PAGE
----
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Electret Microphone

Discussion in 'General Electronics Chat' started by jdp12345, Jan 14, 2003.

  1. jdp12345

    jdp12345 New Member

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    Hi,

    This question revolves around creating a simple microphone that I can connect to my digital recorder.

    I bought an electret microphone and a 3.5MM mini phono plug.
    The max impedance for the Electret is 5uF and Max 10V.
    I know the electret has 2 imputs, voltage & ground.

    When I connect the electret to the plug, do I need to place the appropriate resistor to stay within the 5uF maximum (2.2Kohm)? Or will it be automatically regulated by the digital recorder?

    Also, in many schematic I've seen on the Web, they include a capacitor in the connection of the mic and the audio output. Do I also need to use a capacitor in my connection?

    My digital recorder is an Olympus DS-330.
    In order to make my external microphone work, do I need these 4 parts?

    1) 3.5MM Mini Phono Plub
    2) Electret Microphone 300 - 6Khz
    3) 2.2Kohm resitor (to meet .5uF at max 10V)
    4) Electrolytic?

    or do I simply need the 3.5MM mini plug, the electret Mic and the 2.2kohm resistor?


    I'll try to get pictures of the 3.5MM mini plub, but for now, these are my questions.


    Note: I was under the impression that creating an external microphone was simply connecting the wires together with a resistor(because I'm very new to electronics) and directly to the plug.
     
  2. herbymcduff

    herbymcduff New Member

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    So, are you trying to say that you want to use an external microphone instead of the internal mic on the digital recorder, to record?

    And if so, why can't you just bypass the internal mic, and place your mic in its place?

    And what do you mean it has an impedence of 5uf, and Max 10? Impedence is AC resistance, and is labeled in ohm's, not microfarads. And is Max 10 a maximum of 10V out. And if it is 10V out, surely the internal mic doesn't produce that much out. Plus the voltage out of a mic varies, do to voice.

    Also a mic doesn't have 2 inputs, it has outputs, though you can use the outputs as an input if you choose to use your mic as a speaker.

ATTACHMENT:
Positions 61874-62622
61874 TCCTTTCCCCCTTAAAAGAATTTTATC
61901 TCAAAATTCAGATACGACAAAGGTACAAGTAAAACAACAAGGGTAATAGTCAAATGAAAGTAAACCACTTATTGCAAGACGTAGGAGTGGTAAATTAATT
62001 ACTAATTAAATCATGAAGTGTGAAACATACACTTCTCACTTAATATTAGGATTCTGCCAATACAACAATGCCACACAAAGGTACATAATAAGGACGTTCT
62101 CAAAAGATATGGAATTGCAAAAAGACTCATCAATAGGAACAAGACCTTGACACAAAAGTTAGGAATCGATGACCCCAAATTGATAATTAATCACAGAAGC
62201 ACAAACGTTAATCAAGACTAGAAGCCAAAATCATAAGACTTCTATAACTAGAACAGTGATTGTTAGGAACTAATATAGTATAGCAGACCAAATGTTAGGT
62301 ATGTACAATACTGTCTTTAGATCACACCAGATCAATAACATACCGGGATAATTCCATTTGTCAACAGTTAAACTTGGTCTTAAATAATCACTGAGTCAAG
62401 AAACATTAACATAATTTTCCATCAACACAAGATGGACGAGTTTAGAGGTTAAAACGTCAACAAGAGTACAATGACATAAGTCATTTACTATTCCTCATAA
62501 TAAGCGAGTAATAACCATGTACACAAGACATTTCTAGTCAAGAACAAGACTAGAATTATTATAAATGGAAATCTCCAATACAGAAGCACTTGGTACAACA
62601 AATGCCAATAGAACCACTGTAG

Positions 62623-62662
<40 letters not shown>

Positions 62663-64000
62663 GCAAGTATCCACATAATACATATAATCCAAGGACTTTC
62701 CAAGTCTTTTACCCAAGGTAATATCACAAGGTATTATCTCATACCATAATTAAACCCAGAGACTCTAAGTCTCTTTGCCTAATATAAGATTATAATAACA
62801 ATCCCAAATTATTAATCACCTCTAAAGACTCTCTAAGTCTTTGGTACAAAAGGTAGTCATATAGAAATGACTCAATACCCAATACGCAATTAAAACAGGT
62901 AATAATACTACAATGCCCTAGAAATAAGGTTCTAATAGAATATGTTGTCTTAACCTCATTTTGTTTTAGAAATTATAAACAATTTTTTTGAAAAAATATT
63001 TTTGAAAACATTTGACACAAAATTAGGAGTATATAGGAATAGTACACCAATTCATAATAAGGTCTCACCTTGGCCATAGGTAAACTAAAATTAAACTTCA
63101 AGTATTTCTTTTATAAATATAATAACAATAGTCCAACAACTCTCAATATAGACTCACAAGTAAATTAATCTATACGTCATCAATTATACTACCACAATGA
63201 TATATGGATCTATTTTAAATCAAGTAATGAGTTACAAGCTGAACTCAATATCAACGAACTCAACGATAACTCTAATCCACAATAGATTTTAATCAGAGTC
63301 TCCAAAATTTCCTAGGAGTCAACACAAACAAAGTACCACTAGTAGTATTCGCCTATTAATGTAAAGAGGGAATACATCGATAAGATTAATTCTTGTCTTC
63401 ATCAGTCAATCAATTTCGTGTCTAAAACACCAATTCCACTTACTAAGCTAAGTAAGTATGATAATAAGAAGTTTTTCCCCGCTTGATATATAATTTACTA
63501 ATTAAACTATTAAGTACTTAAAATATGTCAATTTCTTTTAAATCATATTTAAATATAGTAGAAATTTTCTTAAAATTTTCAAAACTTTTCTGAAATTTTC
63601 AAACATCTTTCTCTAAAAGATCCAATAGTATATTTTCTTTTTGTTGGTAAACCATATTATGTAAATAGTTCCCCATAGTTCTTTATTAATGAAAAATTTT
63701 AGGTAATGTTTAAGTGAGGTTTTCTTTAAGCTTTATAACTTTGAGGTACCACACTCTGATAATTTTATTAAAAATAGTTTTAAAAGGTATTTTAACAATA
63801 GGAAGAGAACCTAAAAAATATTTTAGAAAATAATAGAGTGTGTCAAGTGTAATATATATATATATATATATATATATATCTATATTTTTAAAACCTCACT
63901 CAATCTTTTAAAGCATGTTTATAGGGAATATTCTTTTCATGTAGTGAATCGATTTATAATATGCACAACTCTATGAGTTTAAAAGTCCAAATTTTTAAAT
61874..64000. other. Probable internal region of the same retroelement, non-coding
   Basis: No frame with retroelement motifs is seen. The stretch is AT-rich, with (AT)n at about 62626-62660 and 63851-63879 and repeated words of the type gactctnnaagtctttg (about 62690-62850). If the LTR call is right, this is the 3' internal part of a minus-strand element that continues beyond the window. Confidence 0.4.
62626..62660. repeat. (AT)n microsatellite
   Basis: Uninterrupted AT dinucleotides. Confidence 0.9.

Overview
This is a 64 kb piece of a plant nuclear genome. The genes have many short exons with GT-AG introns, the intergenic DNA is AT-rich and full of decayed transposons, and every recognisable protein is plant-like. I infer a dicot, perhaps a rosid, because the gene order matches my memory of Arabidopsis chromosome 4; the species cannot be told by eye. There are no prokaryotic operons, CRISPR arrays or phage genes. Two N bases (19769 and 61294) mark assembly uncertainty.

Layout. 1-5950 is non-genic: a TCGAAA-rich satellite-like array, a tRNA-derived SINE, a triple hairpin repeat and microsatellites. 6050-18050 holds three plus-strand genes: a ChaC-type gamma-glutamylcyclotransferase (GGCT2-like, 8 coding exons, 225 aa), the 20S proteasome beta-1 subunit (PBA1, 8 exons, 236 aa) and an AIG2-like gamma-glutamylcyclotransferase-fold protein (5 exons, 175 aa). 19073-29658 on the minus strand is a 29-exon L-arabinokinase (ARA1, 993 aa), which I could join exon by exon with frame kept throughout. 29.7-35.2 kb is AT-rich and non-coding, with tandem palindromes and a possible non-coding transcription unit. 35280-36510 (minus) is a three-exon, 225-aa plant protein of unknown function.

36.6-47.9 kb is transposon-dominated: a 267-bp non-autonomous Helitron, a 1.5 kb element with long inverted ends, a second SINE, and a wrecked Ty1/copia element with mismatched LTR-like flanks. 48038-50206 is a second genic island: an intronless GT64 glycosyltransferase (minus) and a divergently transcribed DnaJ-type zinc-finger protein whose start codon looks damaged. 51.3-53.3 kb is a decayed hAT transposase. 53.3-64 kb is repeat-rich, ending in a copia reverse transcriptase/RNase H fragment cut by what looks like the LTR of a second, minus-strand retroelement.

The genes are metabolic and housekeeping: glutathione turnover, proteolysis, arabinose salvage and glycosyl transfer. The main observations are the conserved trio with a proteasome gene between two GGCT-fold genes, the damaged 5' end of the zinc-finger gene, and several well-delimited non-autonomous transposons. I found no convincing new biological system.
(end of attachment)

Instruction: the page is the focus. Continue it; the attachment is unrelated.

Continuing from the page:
3. jdp12345

    jdp12345 New Member

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    Yes, I want to use it instead of the internal mic

    Yes,

    I want to use it instead of the internal microphone.

    The information on the Electret is as follow:

    .5uF Maximum Current Consumption
    10 Maximum Operating Volts

    JP
     
  4. dave

    Dave New Member

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  5. Pilot

    Pilot New Member

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    Have a look at the following........

    http://www.eclectic-web.co.uk/index.php?jump=mike/electret_a.htm

    Good Luck.

    :lol:
     
  6. jdp12345

    jdp12345 New Member

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    Thank you Pilot

    ;-)

    Thank you.

    -JP
     
  7. kinjalgp

    kinjalgp Active Member

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    I think it should be 0.5 uA.
     
  8. jdp12345

    jdp12345 New Member

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    You're right Kinjal

    Your right Kinjal.

    It is 0.5uA. I apologize how this information threw averyone off track.
    After getting most of the basic information right, with all your help,
    I don't think anyone has done this kind of wiring before.

    All I have received is correction Email postings and not concrete guidance
    for my question. At least, you all have helped me get the correct words in this posting, which I appreciate.

    Thank you to all that responded and to those that didn't.

    Sincerely,

    JP
     
  9. mechie

    mechie New Member

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    Surely the answer you requested is in Pilot's posting, the website he suggests has a diagram headed "Common or Garden Variety".

    This is a simple circuit to feed the electret's internal pre-amplifier (usually a single FET) with power via the resistor and seperate off the audio via the capacitor - the cap is required to stop the DC power from upsetting your digital recorder's input circuitry.

    Your max 10V rating is the most the electret's internal amplifier can stand before it cooks - much less will be fine - try 1.5v or 3v.

    Use the components in the diagram (there's no magic here - 2.2k or 3.3k will make little real difference; 0.5uF or 1uF it's all the same !)

    Other types of microphone (moving coil for example, or crystal) may require no pre-amplifier - just direct connections to your jack plug.

    NOTE - for those who will be checking, the mic's effective impedance will change with component changes but in the practical world, with a blindfold on could you tell one from the other in a typical hobby application !
     
  10. herbymcduff

    herbymcduff New Member

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    mechie's right. I checked out Pilots site, and it has everything you need there.

    Also, why don't you measure the output of the internal mic, and try to get your external mic to match it, and just bypass the internal mic.
     
  11. jdp12345

    jdp12345 New Member

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    Thank you Mechie

    Thank you for your posting Mechie.
    You're right, I did not include the great help from Pilot!!

    You reminded me that he posted a great web site for guidance.
    Once again, thank you all, especially to Pilot and you (Mechie).

    Sincerely,

    JP
     

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